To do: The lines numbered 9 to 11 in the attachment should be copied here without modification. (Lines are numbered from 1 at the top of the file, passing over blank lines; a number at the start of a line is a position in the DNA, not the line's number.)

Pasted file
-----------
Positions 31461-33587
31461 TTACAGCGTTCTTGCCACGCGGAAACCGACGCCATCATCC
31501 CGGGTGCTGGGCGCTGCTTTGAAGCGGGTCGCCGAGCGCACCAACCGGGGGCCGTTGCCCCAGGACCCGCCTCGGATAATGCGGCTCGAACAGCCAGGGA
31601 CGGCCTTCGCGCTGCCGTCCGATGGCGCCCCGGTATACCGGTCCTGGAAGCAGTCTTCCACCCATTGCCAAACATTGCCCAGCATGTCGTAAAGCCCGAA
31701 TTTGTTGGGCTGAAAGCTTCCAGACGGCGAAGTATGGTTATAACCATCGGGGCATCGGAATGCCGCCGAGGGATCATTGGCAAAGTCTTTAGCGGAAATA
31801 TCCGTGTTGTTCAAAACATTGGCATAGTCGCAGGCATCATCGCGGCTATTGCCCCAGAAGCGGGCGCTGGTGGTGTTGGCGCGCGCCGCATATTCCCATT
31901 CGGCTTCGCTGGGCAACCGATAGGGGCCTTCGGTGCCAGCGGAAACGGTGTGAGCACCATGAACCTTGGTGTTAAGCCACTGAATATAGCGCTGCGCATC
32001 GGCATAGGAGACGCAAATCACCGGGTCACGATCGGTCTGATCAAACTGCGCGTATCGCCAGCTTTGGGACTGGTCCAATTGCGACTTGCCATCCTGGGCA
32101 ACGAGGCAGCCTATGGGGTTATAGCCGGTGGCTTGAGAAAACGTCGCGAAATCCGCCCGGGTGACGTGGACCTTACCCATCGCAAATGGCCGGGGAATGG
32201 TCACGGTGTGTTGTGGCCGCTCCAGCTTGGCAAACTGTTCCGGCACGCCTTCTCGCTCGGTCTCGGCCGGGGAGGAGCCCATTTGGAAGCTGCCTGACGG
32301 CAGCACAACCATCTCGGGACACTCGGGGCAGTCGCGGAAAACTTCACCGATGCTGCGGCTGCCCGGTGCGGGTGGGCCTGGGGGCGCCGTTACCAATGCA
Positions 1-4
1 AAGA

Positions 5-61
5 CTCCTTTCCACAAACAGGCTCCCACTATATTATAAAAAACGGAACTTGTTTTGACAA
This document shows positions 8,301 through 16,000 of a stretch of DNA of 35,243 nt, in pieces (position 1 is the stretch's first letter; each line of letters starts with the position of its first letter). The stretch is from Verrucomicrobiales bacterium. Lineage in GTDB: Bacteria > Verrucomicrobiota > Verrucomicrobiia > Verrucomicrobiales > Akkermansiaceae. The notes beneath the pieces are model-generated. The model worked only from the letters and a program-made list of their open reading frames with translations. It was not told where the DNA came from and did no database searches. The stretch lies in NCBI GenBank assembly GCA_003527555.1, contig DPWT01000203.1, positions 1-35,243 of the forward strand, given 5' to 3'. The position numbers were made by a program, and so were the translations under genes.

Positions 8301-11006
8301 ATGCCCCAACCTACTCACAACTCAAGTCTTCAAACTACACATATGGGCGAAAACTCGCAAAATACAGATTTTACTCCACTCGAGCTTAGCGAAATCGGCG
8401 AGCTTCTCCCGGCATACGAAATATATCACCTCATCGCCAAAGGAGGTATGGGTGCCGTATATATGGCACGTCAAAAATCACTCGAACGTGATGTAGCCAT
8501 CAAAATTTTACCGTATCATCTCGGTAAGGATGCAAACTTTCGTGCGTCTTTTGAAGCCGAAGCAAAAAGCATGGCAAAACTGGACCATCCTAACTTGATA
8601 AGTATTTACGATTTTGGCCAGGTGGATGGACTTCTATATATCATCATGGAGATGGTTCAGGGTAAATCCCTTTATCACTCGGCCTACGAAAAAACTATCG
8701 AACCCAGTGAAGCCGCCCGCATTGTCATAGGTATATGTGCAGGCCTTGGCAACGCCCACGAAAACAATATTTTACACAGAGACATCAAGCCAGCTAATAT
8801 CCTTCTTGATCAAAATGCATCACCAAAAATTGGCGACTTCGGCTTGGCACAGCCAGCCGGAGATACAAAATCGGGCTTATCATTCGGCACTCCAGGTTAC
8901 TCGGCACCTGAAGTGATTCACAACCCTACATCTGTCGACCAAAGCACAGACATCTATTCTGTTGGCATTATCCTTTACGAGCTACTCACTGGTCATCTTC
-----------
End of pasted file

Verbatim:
32101 ACGAGGCAGCCTATGGGGTTATAGCCGGTGGCTTGAGAAAACGTCGCGAAATCCGCCCGGGTGACGTGGACCTTACCCATCGCAAATGGCCGGGGAATGG
32201 TCACGGTGTGTTGTGGCCGCTCCAGCTTGGCAAACTGTTCCGGCACGCCTTCTCGCTCGGTCTCGGCCGGGGAGGAGCCCATTTGGAAGCTGCCTGACGG
32301 CAGCACAACCATCTCGGGACACTCGGGGCAGTCGCGGAAAACTTCACCGATGCTGCGGCTGCCCGGTGCGGGTGGGCCTGGGGGCGCCGTTACCAATGCA